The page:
I have no hands-on familiarity with yoga poses or breathing exercises. I did go to a number of web sites, including youtube, to watch demonstration videos geared to teens (I now better understand why DCPS filters youtube, but that’s another conversation). One video was simple to understand in which a Salt Lake City teacher narrated as a student demonstrated the sun salutation, mountains, downward facing dog and up dog poses. (http://www.youtube.com/watch?v=aN_06sXbj4U).
Given my educational area, I do not envision incorporating the practice of yoga into my program. I would provide our library patrons with a display of books about yoga or web links to eBooks, videos, informational text, youth organizations, or local programs through an electronic resource guide.
I echo what others have said. I can see incorporating some of the breathing exercises in a classroom setting. Also, I can see how having students take a break and stretch would be good. Abby is right that some teenagers often seem tired out. Research shows that they should be getting 9 hours of sleep, but many don’t. Sometimes they just put their heads on the desk and want to sleep.
I have a little experience with yoga, but for the sake applying yoga practices in my own classroom (I teach in a computer lab), I really don’t think I could ask students to do more than a couple seated poses for hip and spine stretching and then definitely some quiet meditation and relaxation — maybe a seated version of the corpse pose.
I have taken yoga, hot yoga and regular yoga. The most valuable piece I like is the different types of breathing. This is what I would defintely bring this to my class. I want the students to have a way to release from the world. Yoga is the best mind freeing exercise their is, especially for students. I truly suggest that if you have not tried yoga, do so!!
I participated in yoga throughout high school and didn’t enjoy the experience only because my teacher was very focused on the toning and muscle building aspect of yoga, rather than the calming section. If I were to incorporate yoga into teaching, I would focus on the breathing exercises as it is accesible for everyone and a small and simple task that can have immense impacts.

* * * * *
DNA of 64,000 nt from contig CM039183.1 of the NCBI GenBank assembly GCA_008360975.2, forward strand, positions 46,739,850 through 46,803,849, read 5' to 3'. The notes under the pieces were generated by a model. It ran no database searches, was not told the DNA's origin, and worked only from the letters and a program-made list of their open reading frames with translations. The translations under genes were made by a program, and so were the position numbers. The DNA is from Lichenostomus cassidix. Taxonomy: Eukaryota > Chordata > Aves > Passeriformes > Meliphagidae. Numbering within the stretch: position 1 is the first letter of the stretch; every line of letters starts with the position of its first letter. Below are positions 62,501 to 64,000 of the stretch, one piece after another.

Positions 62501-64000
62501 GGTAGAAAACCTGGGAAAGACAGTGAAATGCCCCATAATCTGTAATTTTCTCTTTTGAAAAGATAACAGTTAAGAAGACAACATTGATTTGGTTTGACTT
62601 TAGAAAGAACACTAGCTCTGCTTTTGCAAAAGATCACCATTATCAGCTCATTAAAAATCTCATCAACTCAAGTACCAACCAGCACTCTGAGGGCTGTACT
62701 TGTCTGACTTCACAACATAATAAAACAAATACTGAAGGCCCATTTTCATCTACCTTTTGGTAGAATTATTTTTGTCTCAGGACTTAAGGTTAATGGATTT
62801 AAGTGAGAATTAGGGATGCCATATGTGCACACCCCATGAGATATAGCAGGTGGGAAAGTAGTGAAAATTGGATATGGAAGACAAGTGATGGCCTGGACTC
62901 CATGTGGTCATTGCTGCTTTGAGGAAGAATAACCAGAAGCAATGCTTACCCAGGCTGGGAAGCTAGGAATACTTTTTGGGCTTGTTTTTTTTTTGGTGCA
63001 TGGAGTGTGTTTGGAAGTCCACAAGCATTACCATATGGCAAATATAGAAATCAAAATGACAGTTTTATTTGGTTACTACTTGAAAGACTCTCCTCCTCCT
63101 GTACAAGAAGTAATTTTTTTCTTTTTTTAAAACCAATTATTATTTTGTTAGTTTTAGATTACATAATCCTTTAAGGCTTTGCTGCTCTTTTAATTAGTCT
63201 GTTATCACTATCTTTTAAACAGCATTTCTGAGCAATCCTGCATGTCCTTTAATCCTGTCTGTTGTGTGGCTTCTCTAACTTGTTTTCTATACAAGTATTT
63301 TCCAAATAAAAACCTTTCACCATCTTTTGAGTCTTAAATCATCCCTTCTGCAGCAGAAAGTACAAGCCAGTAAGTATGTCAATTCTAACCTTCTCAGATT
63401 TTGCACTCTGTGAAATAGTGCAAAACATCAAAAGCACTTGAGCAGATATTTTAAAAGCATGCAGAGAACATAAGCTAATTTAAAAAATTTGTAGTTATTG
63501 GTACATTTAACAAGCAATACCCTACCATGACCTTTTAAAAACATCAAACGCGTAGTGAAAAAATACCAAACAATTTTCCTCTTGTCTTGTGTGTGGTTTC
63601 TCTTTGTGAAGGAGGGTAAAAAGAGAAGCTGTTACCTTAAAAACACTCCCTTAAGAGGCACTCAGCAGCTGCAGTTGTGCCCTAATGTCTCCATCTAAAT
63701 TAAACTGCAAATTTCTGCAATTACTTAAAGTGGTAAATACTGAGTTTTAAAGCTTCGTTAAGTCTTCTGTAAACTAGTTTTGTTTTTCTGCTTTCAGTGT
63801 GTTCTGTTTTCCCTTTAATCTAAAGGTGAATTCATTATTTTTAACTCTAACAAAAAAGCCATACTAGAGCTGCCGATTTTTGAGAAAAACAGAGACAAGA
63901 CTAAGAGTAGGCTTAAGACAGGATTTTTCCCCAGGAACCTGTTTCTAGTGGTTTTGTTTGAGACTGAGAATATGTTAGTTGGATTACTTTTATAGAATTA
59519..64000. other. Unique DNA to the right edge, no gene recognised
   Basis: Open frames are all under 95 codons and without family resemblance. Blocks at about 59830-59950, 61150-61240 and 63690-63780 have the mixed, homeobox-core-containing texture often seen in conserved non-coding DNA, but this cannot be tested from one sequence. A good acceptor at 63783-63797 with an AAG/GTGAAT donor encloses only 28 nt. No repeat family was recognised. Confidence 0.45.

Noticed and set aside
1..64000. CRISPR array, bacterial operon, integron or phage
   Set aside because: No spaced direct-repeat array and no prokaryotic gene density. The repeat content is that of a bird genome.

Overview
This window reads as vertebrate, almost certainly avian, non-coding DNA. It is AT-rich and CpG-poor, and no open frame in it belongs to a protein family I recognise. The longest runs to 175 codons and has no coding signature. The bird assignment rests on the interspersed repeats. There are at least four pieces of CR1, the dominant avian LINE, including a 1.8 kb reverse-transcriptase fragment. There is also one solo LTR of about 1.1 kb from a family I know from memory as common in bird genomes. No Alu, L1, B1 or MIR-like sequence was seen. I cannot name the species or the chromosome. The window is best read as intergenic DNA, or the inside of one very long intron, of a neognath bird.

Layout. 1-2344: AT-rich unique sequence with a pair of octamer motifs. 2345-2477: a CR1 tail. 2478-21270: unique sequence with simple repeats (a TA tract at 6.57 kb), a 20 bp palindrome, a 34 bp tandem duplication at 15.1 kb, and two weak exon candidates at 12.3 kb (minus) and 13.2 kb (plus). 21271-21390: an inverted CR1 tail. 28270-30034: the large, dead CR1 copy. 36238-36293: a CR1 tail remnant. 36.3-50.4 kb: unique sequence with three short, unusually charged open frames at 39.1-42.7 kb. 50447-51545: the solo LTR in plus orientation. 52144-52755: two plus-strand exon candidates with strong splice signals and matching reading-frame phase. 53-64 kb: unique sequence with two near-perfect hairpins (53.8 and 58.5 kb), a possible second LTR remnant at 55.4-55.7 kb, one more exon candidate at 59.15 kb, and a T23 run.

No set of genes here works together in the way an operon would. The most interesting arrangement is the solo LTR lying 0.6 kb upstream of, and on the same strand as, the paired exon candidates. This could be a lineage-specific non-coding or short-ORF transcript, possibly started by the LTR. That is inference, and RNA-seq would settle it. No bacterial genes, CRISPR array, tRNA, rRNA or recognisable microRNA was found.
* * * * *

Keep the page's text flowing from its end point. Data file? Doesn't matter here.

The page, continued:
Maria Schneider: Breathing is key! I have taken several yoga classes both high and low intensity, hot and normal temperature and the MOST important part is breathing. If I were to facilitate a yoga exercise in an educational environment I would make sure that breathing was a part of it. Often as a student leader for my a cappella group I have everyone stop and take a breath to collect our thoughts and regroup. Though it might be silly for some, I think it’s important. Starting with a “quiet time” like the San Francisco school, and moving into more serious breathing exercises would be ideal for me as a facilitator so see how (like Adam said) my students could grow and take risks.
Daniel Knoll – For a brief period in High School I attended a weekly yoga class as a way to help recover from a sports injury. Unfortunately attending Yoga classes never became a part of my routine because I noticed a lot of the benefits that Abby talks about in her interviews happening in my own life. That being said, I’m not entirely sure how I would encorporate yoga into a formal classroom setting. My best idea is to work through a progression of techniques, just like in a yoga class. First, focusing on breath and understanding ones surroundings, and then move through a progression of moves. I found a website called Yoga4Classroom that offers extensive materials about how to introduce yoga into any classroom: